note: In 1957, an album was released
called Jo Stafford and Paul Weston
Present: The Original Piano Artistry of
Jonathan Edwards; Vocals by Darlene
Edwards. Careful listening revealed
that both Jonathan and Darlene had an
uncanny knack for just missing beats,
falling a bit flat on notes -- if not
leaving them out entirely -- and
occasionally stumbling over timing, so
that either the singer or the pianist
periodically would have to race to catch
up with the other. Rumor had it at the
time that the Edwards were, in fact,
Stafford and husband Weston, re-creating
on wax a bit that they did as a joke at
small parties -- and the album became a
cult classic, to be followed by the likes
of Songs for Sheiks and Flappers
and, most recently, Darlene
Remembers Duke, Jonathan Plays Fats.
Except for a rare TV appearance, the
Edwardses have never toured in concert,
and what follows is, in fact, their
very first interview.
very first interview with a true cult
hardly surprising that Jonathan and
Darlene Edwards owe their special fame to
the albums they so infrequently produce.
There have been but five (and one single)
over a quarter century. But, beginning in
1957 with the robust Original Piano
Artistry, the couple have tirelessly
challenged the conventions of popular
music, flaunting musical taboos and
surprising listeners. As a result, in
1960, they were awarded a Grammy for their
second album, Jonathan and Darlene Edwards
Edwardses credit their special talent to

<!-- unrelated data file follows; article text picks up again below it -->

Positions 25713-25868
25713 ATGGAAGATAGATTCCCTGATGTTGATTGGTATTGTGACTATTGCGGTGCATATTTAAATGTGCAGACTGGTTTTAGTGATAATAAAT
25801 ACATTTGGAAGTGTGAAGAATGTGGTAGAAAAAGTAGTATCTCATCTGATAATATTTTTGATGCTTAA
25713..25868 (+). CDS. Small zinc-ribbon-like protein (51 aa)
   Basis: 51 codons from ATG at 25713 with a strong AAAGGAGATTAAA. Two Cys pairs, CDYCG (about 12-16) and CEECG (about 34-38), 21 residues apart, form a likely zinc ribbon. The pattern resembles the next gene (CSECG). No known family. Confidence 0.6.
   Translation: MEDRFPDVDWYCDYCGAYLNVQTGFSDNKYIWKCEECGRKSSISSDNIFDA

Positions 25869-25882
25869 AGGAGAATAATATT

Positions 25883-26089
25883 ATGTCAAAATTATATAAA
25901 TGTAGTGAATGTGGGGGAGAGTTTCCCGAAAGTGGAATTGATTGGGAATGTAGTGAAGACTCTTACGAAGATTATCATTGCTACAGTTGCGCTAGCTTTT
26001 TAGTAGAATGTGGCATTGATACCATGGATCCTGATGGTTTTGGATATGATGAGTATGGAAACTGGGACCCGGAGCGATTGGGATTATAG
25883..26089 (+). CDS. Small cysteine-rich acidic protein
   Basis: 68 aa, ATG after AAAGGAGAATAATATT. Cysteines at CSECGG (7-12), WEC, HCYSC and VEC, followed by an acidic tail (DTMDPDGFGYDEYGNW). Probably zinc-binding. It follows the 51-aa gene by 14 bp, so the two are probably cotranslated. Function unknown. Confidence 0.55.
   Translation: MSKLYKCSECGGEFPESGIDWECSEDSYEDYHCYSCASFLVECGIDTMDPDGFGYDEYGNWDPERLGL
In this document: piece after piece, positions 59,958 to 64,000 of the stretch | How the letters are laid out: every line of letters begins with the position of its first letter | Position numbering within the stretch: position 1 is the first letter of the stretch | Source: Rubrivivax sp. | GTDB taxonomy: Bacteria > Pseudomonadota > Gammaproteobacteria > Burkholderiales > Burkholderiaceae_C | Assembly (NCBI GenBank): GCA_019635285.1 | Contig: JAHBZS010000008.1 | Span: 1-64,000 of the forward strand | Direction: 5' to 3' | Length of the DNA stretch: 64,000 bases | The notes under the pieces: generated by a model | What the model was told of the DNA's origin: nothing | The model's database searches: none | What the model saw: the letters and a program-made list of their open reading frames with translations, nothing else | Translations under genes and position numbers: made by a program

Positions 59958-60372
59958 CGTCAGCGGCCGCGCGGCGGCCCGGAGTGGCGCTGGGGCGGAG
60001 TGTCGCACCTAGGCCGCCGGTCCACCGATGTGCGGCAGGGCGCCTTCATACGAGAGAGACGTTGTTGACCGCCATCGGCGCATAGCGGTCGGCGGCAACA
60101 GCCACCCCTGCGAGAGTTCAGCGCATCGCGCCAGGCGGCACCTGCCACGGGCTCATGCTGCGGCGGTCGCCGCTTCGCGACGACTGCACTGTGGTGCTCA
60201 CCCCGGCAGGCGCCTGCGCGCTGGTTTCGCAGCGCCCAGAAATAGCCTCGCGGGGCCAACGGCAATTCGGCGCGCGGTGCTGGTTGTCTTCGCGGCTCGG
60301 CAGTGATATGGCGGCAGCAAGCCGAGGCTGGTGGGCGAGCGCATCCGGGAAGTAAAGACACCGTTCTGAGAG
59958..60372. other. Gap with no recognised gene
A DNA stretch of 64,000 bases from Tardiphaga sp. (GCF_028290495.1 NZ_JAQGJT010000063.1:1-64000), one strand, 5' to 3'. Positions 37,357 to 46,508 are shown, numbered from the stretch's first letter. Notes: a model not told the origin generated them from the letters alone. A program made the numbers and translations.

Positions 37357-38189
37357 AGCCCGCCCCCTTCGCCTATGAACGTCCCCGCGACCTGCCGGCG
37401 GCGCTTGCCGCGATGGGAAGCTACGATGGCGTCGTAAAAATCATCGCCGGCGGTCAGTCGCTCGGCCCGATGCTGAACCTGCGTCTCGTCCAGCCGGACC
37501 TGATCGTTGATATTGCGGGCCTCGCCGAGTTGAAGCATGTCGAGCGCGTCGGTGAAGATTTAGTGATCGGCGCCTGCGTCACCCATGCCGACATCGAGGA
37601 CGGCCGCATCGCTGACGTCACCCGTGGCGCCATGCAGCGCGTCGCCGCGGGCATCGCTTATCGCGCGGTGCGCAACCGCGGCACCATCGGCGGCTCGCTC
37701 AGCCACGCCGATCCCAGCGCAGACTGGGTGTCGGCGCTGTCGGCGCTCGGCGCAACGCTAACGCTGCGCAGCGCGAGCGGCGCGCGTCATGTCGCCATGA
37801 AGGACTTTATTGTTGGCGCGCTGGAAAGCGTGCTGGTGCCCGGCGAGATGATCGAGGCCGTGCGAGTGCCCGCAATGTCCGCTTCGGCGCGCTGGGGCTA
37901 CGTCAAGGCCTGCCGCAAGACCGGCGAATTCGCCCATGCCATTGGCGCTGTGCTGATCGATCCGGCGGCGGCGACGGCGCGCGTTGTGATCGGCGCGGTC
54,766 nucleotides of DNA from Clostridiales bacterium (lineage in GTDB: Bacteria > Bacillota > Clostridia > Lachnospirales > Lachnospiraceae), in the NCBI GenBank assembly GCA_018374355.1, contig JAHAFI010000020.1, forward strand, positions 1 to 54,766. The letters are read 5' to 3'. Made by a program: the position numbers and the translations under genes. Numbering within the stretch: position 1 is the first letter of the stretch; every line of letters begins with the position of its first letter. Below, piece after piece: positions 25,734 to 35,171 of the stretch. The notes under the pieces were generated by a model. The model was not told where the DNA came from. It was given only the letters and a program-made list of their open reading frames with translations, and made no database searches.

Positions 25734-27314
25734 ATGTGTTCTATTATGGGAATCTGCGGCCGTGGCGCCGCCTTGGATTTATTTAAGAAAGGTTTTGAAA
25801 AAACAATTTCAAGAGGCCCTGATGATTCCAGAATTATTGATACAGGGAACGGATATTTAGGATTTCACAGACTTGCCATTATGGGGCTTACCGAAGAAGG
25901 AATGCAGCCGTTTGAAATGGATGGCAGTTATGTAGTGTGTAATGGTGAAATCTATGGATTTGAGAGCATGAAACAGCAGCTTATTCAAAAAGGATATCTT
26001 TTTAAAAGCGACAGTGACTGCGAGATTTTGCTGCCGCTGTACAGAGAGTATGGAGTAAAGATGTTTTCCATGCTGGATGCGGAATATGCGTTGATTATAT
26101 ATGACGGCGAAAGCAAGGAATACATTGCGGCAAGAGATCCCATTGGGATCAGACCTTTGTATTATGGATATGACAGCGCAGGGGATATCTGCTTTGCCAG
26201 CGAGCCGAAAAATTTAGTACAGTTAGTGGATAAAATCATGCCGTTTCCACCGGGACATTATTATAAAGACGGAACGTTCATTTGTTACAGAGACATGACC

having roots in Trenton, New Jersey --
removed as it is from the restraining
contemporary mainstream -- and to
Darlene's late start in show business.
While Jonathan had played cocktail-lounge
piano for years in their home state and
was thoroughly schooled in the nuances of
popular music, his wife waited until their
children had grown and moved out of the
family home before singing professionally.
It was no simple matter, of course, for
such a unique musical vision as the
Edwardses' to endure until discovery, and
the Edwardses freely acknowledge that
their patrons, Paul Weston and Jo
Stafford, share equal credit for their
success. The Edwardses, in fact, still
reside at the Westons' home in Century
City, where we met.
baseball game was on TV, but the sound was
turned off. Jonathan, restless and perhaps
a bit suspicious, paced and glared but
gave full answers to every question.
Darlene sat composed, hands folded in her
lap, and rarely spoke unless asked a
direct question. The couple began by
playing me their new single, an
imaginative rendering of the Bee Gees' hit
from Saturday Night Fever, "Stayin'
Alive." It is their first foray into
"contemporary" music after a lifetime